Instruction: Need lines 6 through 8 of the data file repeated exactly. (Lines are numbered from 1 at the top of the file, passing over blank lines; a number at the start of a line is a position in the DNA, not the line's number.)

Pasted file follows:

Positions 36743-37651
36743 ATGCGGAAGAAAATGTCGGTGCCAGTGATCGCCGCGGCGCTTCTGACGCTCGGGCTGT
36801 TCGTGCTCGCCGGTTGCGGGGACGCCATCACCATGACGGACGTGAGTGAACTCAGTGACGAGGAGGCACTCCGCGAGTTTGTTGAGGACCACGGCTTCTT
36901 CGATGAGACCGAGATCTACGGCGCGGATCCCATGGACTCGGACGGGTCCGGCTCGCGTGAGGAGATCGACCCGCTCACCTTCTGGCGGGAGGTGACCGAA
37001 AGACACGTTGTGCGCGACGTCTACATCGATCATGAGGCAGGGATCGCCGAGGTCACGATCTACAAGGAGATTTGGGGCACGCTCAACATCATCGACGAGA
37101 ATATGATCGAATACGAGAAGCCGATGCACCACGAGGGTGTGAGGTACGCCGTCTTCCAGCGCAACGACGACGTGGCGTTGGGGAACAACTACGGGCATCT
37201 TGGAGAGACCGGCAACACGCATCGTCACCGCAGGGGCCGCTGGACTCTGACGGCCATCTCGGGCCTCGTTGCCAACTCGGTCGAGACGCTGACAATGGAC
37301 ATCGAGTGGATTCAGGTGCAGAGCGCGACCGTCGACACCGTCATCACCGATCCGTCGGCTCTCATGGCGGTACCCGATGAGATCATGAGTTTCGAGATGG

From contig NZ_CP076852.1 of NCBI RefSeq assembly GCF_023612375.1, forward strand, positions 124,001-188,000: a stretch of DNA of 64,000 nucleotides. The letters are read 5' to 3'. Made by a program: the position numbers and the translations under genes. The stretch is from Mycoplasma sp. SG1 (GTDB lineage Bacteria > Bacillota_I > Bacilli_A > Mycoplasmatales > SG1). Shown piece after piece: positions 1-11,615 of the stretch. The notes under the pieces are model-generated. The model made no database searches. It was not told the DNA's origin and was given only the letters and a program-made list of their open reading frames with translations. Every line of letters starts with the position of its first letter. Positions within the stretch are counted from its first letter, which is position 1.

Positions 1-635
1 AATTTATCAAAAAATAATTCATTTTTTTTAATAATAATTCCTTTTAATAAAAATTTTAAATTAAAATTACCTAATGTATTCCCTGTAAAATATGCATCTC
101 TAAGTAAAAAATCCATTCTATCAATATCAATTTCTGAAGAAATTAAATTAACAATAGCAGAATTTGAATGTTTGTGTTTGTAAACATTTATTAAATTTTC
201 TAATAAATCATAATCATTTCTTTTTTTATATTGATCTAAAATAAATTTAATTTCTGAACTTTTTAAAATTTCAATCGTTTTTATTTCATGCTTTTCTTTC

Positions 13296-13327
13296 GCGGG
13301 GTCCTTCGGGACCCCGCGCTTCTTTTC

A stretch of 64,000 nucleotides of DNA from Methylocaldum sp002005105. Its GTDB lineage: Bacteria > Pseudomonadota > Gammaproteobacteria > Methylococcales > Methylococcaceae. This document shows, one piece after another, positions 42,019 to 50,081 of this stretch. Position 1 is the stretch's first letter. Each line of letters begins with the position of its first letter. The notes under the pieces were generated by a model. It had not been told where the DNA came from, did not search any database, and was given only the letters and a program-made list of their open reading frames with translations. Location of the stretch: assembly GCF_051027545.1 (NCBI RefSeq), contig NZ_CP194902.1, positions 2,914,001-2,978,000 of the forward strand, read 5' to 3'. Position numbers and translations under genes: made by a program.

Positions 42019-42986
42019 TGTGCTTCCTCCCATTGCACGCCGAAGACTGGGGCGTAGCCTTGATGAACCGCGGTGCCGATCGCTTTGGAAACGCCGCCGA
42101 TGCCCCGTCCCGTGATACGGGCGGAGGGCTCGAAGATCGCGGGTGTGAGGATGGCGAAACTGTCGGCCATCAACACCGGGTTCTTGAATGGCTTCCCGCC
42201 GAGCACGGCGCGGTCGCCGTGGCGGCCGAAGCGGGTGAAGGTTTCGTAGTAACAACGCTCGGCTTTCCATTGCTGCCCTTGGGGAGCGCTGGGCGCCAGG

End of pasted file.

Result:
37101 ATATGATCGAATACGAGAAGCCGATGCACCACGAGGGTGTGAGGTACGCCGTCTTCCAGCGCAACGACGACGTGGCGTTGGGGAACAACTACGGGCATCT
37201 TGGAGAGACCGGCAACACGCATCGTCACCGCAGGGGCCGCTGGACTCTGACGGCCATCTCGGGCCTCGTTGCCAACTCGGTCGAGACGCTGACAATGGAC
37301 ATCGAGTGGATTCAGGTGCAGAGCGCGACCGTCGACACCGTCATCACCGATCCGTCGGCTCTCATGGCGGTACCCGATGAGATCATGAGTTTCGAGATGG